The summer, Tudor progress was a near annual event in the royal, Tudor calendar. If a Tudor king or queen wanted to show themselves to the people and connect with their subjects throughout the kingdom, they needed to travel, and travel they did, moving regularly, whether for political reasons, to hunt, for pleasure or necessity. As I head off on my own Tudor progress shortly to the north of England and Scotland, it seemed fitting to talk about this annual event in a little more detail. So, let’s find out all about the Tudor progress!
Only on account of warfare, or other tumultuous events besetting the kingdom was the usual routine disrupted. Even in that fateful year of 1536, when Henry sent the first queen of England to her execution and promptly marrying another in her place, an abbreviated progress was arranged to the southeast coast.
Each year, in around June, the king’s travel itinerary would be published, along with the names of those who would be accompanying the king over the summer months or ‘grass season’, which was generally between August and October. This was when the hay was cut and the hunting optimal.
This eagerly-awaited list was called the ‘giest’ defined the Tudor progress. It detailed exactly where the king intended to stay and for how long. It also recorded how many miles s/he would travel between stops. The distance travelled per day varied. During the 1535 summer progress, the court travelled between six and fourteen miles in a day, whereas the average for the 1528 progress was nine miles. The court usually travelled by horse, although, on occasions, they combined this with travel by river.
Despite owning a number of grand houses, the king enjoyed staying with courtiers and noblemen while on progress and, like his father Henry VII, also regularly stayed at monastic houses. In 1510 the court stayed at ten monasteries during the summer. In July 1535, Henry VIII and Anne Boleyn stayed at Reading Abbey, a favourite of the king’s, Abingdon Abbey and Tewkesbury Abbey, while Winchcombe Abbey accommodated the majority of the court while Henry, Anne and their immediate retinue were lodged at nearby Sudeley Castle.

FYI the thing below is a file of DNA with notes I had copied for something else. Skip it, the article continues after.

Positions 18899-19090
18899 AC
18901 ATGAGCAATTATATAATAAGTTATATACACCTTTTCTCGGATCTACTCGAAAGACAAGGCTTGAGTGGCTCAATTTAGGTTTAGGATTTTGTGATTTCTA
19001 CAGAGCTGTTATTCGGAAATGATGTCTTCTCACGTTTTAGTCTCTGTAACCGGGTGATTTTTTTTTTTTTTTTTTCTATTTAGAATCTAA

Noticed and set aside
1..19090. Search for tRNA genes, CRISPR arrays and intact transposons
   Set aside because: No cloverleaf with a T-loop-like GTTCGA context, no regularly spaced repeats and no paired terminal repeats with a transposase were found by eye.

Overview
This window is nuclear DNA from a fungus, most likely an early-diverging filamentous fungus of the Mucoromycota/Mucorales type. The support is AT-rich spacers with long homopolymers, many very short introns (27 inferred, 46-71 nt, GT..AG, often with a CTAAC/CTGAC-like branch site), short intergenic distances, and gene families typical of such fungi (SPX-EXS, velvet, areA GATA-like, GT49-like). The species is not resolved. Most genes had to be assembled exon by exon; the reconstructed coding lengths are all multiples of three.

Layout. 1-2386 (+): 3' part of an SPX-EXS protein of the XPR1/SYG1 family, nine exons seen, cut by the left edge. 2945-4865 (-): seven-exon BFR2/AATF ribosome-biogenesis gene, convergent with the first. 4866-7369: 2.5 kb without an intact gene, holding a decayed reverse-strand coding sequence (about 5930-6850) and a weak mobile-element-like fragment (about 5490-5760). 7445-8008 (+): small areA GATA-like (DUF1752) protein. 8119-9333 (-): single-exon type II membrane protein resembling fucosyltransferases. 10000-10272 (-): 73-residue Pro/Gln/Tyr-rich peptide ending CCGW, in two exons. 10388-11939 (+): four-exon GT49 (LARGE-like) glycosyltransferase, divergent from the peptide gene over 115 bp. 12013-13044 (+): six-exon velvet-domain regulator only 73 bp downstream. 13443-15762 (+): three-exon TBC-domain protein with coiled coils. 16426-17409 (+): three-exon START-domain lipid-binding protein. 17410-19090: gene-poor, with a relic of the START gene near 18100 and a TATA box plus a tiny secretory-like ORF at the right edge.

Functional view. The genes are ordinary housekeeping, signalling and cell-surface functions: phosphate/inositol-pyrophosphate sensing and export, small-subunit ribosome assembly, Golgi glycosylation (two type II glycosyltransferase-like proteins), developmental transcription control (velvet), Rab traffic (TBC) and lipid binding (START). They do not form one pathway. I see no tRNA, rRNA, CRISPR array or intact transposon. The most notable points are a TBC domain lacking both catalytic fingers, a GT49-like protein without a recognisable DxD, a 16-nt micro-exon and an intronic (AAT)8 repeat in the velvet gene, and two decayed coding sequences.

The length of stay at any one property during a Tudor progress depended on many factors, including the size, convenience and splendour of the residence, as well as its proximity to a good hunting ground. Each stay varied in length from a fleeting overnighter to fifteen days. A lack of space meant that Henry usually only stayed for a few days with courtiers and noblemen, reserving the longer visits for the larger ecclesiastical palaces, religious houses or royal properties.
In the 1520s, there were only six royal residences that could comfortably accommodate the full court, which numbered, during the wintertime, approximately 1,500 people—these were Greenwich, Woodstock, the Palace of Beaulieu, Richmond Palace, Hampton Court (not officially Henry’s until around 1529) and Eltham. The court appears to have halved in size during the summer progresses, numbering around 750, although this varied greatly depending on whether the king’s wife and children, along with their households, accompanied the progress or not.
Hosting the king and his court was a great honour and was certainly a sign of royal favour but it was also a huge expense. Not only did you have to accommodate your own household, but you also had to house and entertain the king and queen and their entourage. Often, large sums were spent preparing for the royal visit, as the royal apartments had to be in good reparation and luxuriously furnished. Nicholas Poyntz went one step further, he didn’t just refurbish pre-existing apartments, he built an entire new wing in anticipation of Henry VIII and Anne Boleyn’s visit in August 1535, he also commissioned sets of Italian and Spanish ceramic plates and fine Venetian glass vessels with which to impress his sovereigns and all for a visit which, at most, lasted just two days!